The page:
What Is ‘Fair’ Deal?
Terry H. Schwadron
Jan. 28, 2019
So, who wants to bet that 18 congressional conference committee members actually will hammer out an agreement in three weeks that can meet approval from President Trump and Speaker Nancy Pelosi?
The next step is handing the Wall/No Wall decision to eight senators from the Appropriations Committee, headed by Richard Shelby, R-AL, split evenly between Republicans and Democrats, and 10 House Appropriations Committee members headed by Rep. Nancy Lowry, D-NY.
They have less than three weeks, of course, to come up with a compromise, since both houses of Congress would have to pass it by the Feb. 15 deadline. Or, this being Washington and Congress, they could simply demand more time. Of course, to hear the president and his spokesmen, like Chief of Staff Mike Mulvaney on the political shows yesterday, agreement with Trump should a piece of cake because so many rank-and-file Democrats have come to him to say they will support a Wall. They just haven’t managed to say so out loud.
All the while, naturally, nervous federal employees will resume their jobs this week with one eye peeled on resolving their month’s worth of unpaid bills and the other on the uncertainties of another interruption just three weeks away. As Trump has vowed, if there is no “fair” compromise — in other words, one that underwrites a Wall or other steel slat construction — he will once again shut down those federal agencies, put employees on furlough again, or invoke the most rare “emergency” declarations that allow a president to juggle the federal budget to get his own priorities at the top of spending requests.
There, that ought to show everyone he didn’t cave.
That emergency declaration is legally shaky, according to lots of quoted experts, and certainly would spawn court challenges since it would mean that the President was acting in place of Congress in deciding how federal money should be spent.
Whatever happens in private, where one hopes that there is actual negotiation, there will be a lot of statements like this from Senator Shelby: “The Democrats have stated that once the government was reopened, they would be willing to negotiate in good faith on significant investments in border security, including a physical barrier. As a member of the Homeland Security conference committee, I hope that this continuing resolution will provide us the time to work out our differences in a fair and thoughtful manner and reach a bipartisan consensus on border security.”
It’s just that kind of practical thinking that is going to cut through the Gordian knots.
The only hint about the coming talks has been the suggestion that Homeland Security officials are going to provide detailed information about various areas along the border, in an attempt to describe current behavior against historic trends, and to suggest what type of tool — Wall, technological or more human patrol — might work best in each section of the border. Actually, that would be a victory for all of us, to devise policy decisions based on information rather than on floating campaign promises that may or may not have any basis in reality.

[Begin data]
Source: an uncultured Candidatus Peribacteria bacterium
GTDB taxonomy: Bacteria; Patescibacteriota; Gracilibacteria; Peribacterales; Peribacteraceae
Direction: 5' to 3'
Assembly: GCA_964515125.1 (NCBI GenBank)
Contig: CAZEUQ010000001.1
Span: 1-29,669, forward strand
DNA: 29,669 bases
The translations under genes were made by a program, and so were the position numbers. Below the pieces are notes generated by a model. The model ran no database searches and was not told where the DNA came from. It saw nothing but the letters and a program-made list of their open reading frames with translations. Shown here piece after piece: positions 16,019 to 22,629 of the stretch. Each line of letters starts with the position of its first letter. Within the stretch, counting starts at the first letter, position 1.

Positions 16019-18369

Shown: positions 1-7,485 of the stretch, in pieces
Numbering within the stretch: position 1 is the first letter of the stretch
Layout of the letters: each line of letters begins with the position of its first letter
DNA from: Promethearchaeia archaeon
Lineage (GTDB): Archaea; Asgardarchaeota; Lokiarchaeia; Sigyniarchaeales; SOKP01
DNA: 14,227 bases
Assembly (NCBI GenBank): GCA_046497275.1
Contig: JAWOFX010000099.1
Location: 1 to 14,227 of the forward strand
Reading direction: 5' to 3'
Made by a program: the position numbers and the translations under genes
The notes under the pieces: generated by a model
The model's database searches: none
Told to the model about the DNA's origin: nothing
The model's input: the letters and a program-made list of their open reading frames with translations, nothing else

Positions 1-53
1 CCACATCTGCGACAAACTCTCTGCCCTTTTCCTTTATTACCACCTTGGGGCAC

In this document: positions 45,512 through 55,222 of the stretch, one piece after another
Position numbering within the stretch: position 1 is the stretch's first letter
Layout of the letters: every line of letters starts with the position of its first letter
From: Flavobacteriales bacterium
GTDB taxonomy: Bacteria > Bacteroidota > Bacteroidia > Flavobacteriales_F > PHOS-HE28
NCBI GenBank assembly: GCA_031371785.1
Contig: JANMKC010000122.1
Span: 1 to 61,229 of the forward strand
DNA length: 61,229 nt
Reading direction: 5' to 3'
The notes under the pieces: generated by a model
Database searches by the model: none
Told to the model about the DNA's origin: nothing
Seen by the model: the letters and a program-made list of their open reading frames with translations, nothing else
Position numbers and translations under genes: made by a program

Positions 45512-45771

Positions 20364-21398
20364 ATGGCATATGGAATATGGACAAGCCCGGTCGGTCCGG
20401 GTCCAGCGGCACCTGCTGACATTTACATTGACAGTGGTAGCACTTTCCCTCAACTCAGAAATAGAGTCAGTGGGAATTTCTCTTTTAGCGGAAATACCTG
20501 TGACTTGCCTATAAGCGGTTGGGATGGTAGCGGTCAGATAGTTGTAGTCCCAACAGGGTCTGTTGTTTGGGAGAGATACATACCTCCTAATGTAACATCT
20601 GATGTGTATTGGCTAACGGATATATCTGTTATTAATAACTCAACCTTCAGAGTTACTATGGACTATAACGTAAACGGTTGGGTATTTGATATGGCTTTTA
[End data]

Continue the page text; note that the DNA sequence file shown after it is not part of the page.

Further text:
Everyone on these committees promises to support some kind of border security spending. Democrat James E. Clyburn of South Carolina, the №3 House Democrat, told reporters this past week that lawmakers in his party were prepared to spend that much on a border security package that would include what he called a “smart wall,” featuring drones, sensors and more Border Patrol agents. And even President Trump has now said that he did not expect 2,000 miles of Wall.
I would hope then that the committee build three models:
The first might pose the question of what the price might be for Democrats to support a proposal that has elements of Wall included. Temporary delays for DACA (Deferred Action for Childhood Arrivals) are clearly not going to work. But permanent acceptance, including a path to citizenship, might be enough to win enough Democratic votes. The best compromise that includes a wall is one that invites opponents’ votes by widening the full array of the administration’s attack on immigrants in the workplace, that recognizes the realities through more open paths to asylum and naturalization.
A second would be the no-Wall option, complete with a section-by-section set of recommendations of exactly what the best tools that are not walls might look like.
The third might really delight congressional love for euphemisms by describing non-wall elements as actual construction.
What this committee should do is to endorse legislation already being drafted to keep the government from allowing for long shutdowns by eliminating the kind of broad furloughs we just saw, and to severely limit the presidential use of those emergency powers. Part of the challenge in all of this is for Congress to rise to be the co-equal governmental partner with the White House.
In the meantime, someone needs to remind the president that he has lost this battle, and that a fair compromise is one that will help the general goal of border security without necessarily seeing hundreds more miles of concrete or steel. Otherwise, there will be no compromise or “fair” resolution of an issue that seems to not be able to win majority support in the country.
As things stand now, any actual wall construction that a conference committee will accept will necessarily have to be extremely targeted to specific areas where other means will not suffice. That means that the White House problem is to persuade, not to bombast and to threaten federal employees with more furlough.